The records of her political activity in court are sparse, but it’s known that she had a say in legal matters and was allowed to wear the purple paludamentum, a garment reserved for people of imperial rank. Her involvement with the Nicene church has been recorded much more thoroughly though. She made herself its patron, attending to religious matters independently, as her husband chose to stay out of them. Remember how I said the people didn’t like her? Well, quite a few people in the church really, really didn’t like her. And so they had a lot to say. Her foremost enemy was John Chrysostom, the patriarch of Constantinople. He was a strong opponent of luxury and openly denounced the lavish parties held by the upper class and the extravagance in women’s clothes – criticism not very subtly aimed at Eudoxia herself. When her son was born in 401, John even suggested Arcadius was not the father. She decided something was to be done about him. Using her influence within the church, she had him banished.

…for, like, a day. As he had been really popular with the common people, they started a riot. Also there was an earthquake in the night of his judgement, which clearly was a heavenly sign. So he was reinstated. You could think he learned his lesson, but nope. Set off by a statue of the empress, John condemned her as Jezebel (who made her husband abandon the Christian god) and Herodias (who was responsible for decapitating John the Baptist; he compared himself to the latter.) And once again he touched on the subject of her children and placed the guilt for a stillbirth in late 403 on her actions. This time he was banished for good.

Eudoxia however did not live to enjoy her triumph for long. She would not survive a second stillbirth and died in October 404, only about 27 years old. Her legacy however lived on with first her son and later her daughter on the Byzantine throne.

image credits:

map: The Roman Empire Divided (400 AD) – Link
Coin: User Daderot in Wikimedia Commons – Link
Painting: “Saint John Chrysostome and the Empress Eudoxia” by Jean-Paul Laurens, 1893 (© Photo STC – Mairie de Toulouse) – Link

Shajar al-Durr – The King-Ransoming Sultan

The place is Egypt at the time of the Seventh Crusade. You have never heard of that one, you say? That might be because this week’s heroine stopped it before it could really begin by torching its ships Blackwater Bay-style and capturing its leader, the King of France. Her name is Shajar al-Durr and this is her story.

It begins with a lot of loose ends. She was presumably born around 1220 as a slave of maybe Armenian but most definitely Turkic descent. Her birth name is unknown. She must have been beautiful though, as she was bought as a gift to the son of the Egyptian Sultan and given the new name Shajar al-Durr, meaning String of Pearls. In 1240, when the old sultan died and his son succeeded him on the throne, she moved into the palace in Cairo with him. (It wasn’t quite that easy, but this is Shajar’s story, so I’ll keep it short here.) Not much later, she gave birth to their son Khalil and promptly the Sultan married her. For about eight years, their life was blissful. (The picture on the right is an illustration of her from a Lebanese book from 1966, but it might be set in these happy times.) Then, in 1249, the Sultan died, right when the 7th crusade, led by King Louis IX of France, knocked at the door. Well, they didn’t knock exactly, they sent a letter. It was not a diplomatic offer as one might expect, it was nothing but Louis detailing how he would crush Egypt under his foot.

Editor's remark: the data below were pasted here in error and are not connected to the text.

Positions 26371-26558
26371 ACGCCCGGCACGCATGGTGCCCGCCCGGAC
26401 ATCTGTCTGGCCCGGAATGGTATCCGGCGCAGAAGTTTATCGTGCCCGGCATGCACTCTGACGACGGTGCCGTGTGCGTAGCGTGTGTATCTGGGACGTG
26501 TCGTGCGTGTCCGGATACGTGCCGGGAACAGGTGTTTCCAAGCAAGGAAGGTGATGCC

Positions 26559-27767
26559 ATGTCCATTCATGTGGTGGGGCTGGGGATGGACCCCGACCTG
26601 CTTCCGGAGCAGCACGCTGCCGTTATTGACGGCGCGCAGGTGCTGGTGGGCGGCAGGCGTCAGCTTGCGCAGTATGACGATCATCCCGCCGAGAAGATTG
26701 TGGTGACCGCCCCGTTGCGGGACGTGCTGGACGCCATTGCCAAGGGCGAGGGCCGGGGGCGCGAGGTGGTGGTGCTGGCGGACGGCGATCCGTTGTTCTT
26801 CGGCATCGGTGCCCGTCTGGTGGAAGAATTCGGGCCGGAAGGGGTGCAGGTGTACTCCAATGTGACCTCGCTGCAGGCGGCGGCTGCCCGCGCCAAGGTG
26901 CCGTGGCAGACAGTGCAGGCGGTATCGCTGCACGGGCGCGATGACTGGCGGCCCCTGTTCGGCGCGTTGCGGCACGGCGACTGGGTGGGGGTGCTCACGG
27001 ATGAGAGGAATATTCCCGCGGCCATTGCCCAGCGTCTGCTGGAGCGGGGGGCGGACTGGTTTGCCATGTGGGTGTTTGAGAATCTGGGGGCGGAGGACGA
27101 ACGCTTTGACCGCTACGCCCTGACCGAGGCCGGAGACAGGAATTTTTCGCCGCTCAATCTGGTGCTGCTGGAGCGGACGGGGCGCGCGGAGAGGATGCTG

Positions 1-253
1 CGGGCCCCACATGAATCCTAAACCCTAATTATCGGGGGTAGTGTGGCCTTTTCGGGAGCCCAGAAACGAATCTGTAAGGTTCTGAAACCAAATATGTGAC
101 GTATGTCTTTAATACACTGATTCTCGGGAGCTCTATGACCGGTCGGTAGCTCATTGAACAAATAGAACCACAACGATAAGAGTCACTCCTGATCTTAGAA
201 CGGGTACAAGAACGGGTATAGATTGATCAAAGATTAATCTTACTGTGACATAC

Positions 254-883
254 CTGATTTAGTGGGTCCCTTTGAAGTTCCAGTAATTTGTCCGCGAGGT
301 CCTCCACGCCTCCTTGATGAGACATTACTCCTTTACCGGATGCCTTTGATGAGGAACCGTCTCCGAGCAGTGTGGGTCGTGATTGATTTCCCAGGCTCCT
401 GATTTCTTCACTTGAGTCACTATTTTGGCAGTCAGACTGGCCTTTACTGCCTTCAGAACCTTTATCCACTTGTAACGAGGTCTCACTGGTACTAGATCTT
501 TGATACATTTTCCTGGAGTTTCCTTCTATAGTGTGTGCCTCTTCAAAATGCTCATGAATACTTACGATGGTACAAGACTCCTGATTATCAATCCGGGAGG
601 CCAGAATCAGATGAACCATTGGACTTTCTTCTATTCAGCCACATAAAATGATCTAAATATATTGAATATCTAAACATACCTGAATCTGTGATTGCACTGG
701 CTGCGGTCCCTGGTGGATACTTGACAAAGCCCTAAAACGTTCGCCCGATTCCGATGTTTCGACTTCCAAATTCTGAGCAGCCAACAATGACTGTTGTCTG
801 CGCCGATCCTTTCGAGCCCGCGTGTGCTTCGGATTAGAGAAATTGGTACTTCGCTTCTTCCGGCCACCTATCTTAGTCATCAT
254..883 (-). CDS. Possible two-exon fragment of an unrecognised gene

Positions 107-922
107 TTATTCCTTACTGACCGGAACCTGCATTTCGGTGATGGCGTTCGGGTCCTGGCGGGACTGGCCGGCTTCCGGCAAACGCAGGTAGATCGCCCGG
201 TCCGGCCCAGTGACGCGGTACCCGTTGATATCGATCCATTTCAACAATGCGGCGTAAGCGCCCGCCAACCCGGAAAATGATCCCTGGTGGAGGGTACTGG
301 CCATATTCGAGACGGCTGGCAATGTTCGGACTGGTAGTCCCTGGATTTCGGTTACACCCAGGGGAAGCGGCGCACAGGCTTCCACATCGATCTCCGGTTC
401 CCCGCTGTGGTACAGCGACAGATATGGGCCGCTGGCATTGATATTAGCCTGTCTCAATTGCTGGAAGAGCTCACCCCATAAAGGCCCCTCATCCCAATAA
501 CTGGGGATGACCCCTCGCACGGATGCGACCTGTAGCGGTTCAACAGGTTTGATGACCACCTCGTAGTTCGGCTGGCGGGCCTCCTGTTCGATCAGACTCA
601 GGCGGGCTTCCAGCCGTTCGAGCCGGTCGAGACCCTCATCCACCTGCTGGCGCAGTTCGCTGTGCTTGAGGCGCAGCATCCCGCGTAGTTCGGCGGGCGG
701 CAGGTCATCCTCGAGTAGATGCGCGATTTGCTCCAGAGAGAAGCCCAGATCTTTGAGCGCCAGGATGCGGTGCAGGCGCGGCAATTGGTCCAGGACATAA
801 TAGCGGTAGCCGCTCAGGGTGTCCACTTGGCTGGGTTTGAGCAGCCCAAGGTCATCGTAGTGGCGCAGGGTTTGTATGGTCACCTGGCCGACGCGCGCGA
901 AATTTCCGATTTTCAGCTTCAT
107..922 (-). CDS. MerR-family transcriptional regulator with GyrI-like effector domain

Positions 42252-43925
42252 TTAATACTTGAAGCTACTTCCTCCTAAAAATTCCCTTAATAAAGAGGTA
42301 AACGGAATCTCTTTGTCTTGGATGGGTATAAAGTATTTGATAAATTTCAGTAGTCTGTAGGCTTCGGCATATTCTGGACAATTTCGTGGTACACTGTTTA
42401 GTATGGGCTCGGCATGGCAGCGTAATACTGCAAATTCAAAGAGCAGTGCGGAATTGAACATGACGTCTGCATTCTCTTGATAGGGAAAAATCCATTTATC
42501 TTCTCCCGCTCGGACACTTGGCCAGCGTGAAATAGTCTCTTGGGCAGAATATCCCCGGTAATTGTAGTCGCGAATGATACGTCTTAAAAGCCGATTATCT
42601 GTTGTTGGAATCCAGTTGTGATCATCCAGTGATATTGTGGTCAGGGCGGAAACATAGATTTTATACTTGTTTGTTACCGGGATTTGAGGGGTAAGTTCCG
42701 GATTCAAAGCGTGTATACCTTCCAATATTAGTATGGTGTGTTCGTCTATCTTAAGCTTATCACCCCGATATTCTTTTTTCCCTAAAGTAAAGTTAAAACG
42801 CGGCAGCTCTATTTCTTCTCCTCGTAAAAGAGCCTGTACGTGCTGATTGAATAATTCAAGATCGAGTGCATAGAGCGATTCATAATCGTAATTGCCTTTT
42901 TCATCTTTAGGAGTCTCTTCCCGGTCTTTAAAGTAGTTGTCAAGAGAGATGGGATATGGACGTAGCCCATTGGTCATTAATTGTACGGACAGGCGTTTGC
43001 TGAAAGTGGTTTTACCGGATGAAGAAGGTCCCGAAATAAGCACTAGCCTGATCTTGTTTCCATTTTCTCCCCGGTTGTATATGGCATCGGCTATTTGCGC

Shajar, being a smart woman, only told the highest ranking and most trustworthy officers (exactly two people: the chief commander and the chief eunuch) of the predicament of the sultan being dead. In the true spirit of “The King is dead, long live the King,” they decided to hide the monarch’s death until the question of his succession was solved (Khalil was not the heir as he wasn’t the eldest son). So Shajar took the reins in the meantime, supported by her two accomplices. Luckily her husband had been kind of a lazy ruler, so there were many blank orders already signed in advance that were just waiting to be filled. And so they did. Shajar told everyone the Sultan was sick and needed rest to recover but was still watching over his country. And then she handed out orders like the badass she was. She even organized for food to be made for the Sultan and left in front of his door everyday for her to bring to him – or rather dispose of it. And so they convinced the people of Egypt that their leader was still alive.

The rumours that had existed in the beginning though reached the crusaders then and they were sure of their victory now. After all, their opponents didn’t have a king anymore. And in 1250 they launched their attack on the city of Al Mansurah where the Egyptian camp was stationed. They were delighted to see the city gates open, thinking they had caught the Heathens by surprise and expecting an easy victory. Once the army advanced though, they were ambushed and more than 15 000 soldiers and 400 Templars and noblemen were killed. Prior to the battle, Shajar had the crusaders’ ships set ablaze with Greek fire, so the expected crusader reinforcements never arrived. There were hostage taken as well. Amongst them King Louis IX.